SilkAir receives first of 54 new Boeing jets

SINGAPORE - Regional carrier SilkAir marked a new chapter in its history when it received the first of 54 new Boeing jets on Tuesday.

Its new B737-800 will depart Seattle on Sunday for a 21-hour flight across the Pacific that will see it make stops in Honolulu, Guam and Majuro in the Marshall Islands.

The narrow-body aircraft will arrive in Singapore at 11.45am on Feb 12 and go on static display at the Singapore Airshow two days later.

SilkAir will put the new 737 into service on Feb 20 and deploy it on routes to Kuala Lumpur, Penang, Phuket and Medan.

The delivery marked the start of the full-service airline's transition to an all-Boeing fleet, from its existing fleet of 24 Airbus aircraft.

SilkAir chief executive Leslie Thng said the new 737s will support plans to expand the carrier's network.

"The transition to an all-Boeing fleet will enable us to efficiently serve more destinations, fly longer routes and increase capacity on existing routes."

Passengers can look forward to a "more complete" travel experience on the new 737, he added, noting that the cabin interior has been upgraded with a new "mood lighting" system and bigger overhead luggage bins that provide more headroom.

Seats will also have power sockets and audio programming. SilkAir's current fleet of A320s do not have either, with only silent programming available on shared overhead screens.

Mr Thng said a trial to provide downloadable wireless in-flight entertainment content has seen encouraging results so far in terms of technical stability and feedback from customers.

This service will be implemented on all new 737s and existing aircraft from April this year.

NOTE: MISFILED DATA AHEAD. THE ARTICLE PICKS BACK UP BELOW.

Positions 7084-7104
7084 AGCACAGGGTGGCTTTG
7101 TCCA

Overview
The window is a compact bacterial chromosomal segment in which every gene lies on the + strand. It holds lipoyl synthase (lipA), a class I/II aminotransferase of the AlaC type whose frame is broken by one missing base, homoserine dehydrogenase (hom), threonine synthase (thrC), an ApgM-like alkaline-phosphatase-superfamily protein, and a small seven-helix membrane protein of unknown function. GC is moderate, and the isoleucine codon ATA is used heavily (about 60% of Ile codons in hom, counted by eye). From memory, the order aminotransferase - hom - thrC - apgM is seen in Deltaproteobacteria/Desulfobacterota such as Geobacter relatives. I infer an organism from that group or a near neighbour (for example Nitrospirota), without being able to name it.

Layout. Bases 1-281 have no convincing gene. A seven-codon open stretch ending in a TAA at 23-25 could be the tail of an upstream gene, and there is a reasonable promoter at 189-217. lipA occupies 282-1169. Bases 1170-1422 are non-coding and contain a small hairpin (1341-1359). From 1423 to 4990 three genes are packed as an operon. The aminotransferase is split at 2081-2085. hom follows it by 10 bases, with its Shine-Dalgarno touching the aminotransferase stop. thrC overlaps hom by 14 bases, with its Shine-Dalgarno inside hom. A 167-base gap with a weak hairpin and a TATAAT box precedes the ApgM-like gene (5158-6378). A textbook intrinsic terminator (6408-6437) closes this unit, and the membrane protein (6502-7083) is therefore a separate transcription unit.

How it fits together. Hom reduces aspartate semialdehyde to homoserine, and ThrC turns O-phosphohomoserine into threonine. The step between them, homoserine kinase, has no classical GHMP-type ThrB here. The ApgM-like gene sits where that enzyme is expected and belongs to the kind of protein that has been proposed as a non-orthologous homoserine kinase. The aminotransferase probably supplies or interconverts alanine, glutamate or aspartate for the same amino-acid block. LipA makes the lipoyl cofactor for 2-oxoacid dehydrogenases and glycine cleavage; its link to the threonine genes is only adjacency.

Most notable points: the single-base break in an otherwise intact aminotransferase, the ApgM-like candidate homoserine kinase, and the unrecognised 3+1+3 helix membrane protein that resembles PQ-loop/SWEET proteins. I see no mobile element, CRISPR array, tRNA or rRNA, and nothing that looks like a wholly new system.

SilkAir will offer up to 20 movies, 10 shorter television programmes and 100 music albums that travellers can stream directly into their personal devices such as laptops and smartphones, he said.

In August 2012, SilkAir bought 23 B737-800s and 31 B737 MAX 8s worth US$4.9 billion (S$6.2 billion) - its largest aircraft order.

The new Boeing jets will be delivered between now and the end of the decade. They will more than double SilkAir's existing fleet of 18 Airbus A-320s and six A-319s which will be phased out gradually.

Eight B737-800s will arrive this year, and SilkAir will retire four A-320s as it renews its fleet.

The B737-800s will provide an 8 per cent increase in seat capacity compared to the A-320, with 12 more economy class seats.

Pilot training for the 737 has kicked into another gear.

Eight SilkAir pilots have been trained in the Boeing flight systems so far, including SilkAir chief pilot John Lee, who said that 24 pilots are currently being trained in Singapore.

SilkAir currently flies to 45 destinations, including Singapore. It will add Kalibo in the Philippines and Mandalay in Myanmar to its network this year.

The Centre for Asia Pacific Aviation, an aviation think-tank, said the B737 MAX 8s will open up the possibility of longer medium-haul routes to parts of China and India in future.

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